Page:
• Used to filter ambient computer data, the existence of which the user is normally unaware of (memory dumps in file slack, Windows swap files, Windows DAT files and erased file space)

  • The ideal tool for use by corporate and government internal auditors

  • The ideal tool for use by corporate and government computer security specialists

  • The ideal tool for use by corporate, military, and law enforcement investigators

  • Perfect for covert intelligence gathering when laws permit and you have physical access to the subject computer

Program Features and Benefits

  • DOS-based for speed. The speed of operation is amazing.

  • Automatically processes any binary data object

  • Provides output in an ASCII text format that is ready for import into any word processing application

  • Capable of processing ambient data files that are up to 2 gigabytes in size[viii]

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Participants should be able to leave a training course with a good understanding of how computer hard disks and floppy diskettes are structured and how computer evidence can reside at various levels within the structure of the disk. They should also demonstrate their knowledge of how to modify the structure and hide data in obscure places on floppy diskettes and hard disk drives.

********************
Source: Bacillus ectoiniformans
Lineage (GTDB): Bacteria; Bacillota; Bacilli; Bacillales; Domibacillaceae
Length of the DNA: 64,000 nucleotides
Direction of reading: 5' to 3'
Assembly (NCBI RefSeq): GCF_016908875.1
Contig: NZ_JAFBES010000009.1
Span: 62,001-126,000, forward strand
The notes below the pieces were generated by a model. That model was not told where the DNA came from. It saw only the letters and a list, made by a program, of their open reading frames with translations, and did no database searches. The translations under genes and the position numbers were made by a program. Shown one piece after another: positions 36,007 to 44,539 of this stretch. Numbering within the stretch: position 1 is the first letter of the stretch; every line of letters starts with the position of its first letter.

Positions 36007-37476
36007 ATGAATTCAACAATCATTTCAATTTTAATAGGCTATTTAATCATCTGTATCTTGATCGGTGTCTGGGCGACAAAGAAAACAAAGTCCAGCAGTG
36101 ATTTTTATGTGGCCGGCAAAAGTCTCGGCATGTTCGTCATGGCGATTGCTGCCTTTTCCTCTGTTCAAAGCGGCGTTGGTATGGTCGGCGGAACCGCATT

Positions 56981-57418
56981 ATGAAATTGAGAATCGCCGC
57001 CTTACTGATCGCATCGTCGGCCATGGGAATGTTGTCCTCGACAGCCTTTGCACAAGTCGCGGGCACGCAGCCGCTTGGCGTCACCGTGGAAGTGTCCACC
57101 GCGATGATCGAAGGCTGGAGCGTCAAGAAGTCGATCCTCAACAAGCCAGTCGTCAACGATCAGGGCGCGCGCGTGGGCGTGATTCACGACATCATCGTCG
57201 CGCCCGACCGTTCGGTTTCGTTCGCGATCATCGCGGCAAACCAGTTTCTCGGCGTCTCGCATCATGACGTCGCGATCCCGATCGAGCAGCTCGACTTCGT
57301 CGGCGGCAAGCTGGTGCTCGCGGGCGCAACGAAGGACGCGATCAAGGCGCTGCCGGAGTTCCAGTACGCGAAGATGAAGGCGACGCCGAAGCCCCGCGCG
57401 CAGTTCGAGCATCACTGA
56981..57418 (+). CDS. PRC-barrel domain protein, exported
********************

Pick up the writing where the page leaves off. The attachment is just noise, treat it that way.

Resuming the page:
A computer forensics course should cover, in general, how data is encrypted; it should also be able to illustrate the differences between good encryption and bad encryption. Furthermore, demonstrations of password-recovery software should be given by the trainers to the participants regarding encrypted WordPerfect, Excel, Lotus, Microsoft Word, and PKZIP files. The participant should become familiar with the use of software to crack security associated with these different file structures.


NTI has also developed specialized techniques and tools that make it possible to conclusively tie a diskette to a computer that was used to create or edit files stored on the floppy diskette. Unlike some special government agencies, NTI relies on logical rather than physical data storage areas to demonstrate this technique. Each participant is taught how to use special software tools to complete this process.


The participant should be shown how compression works and how compression programs can be used to hide and/or disguise sensitive data. Furthermore, the participant should learn how password-protected compressed files can be broken; this should be covered in hands-on workshops during the training course.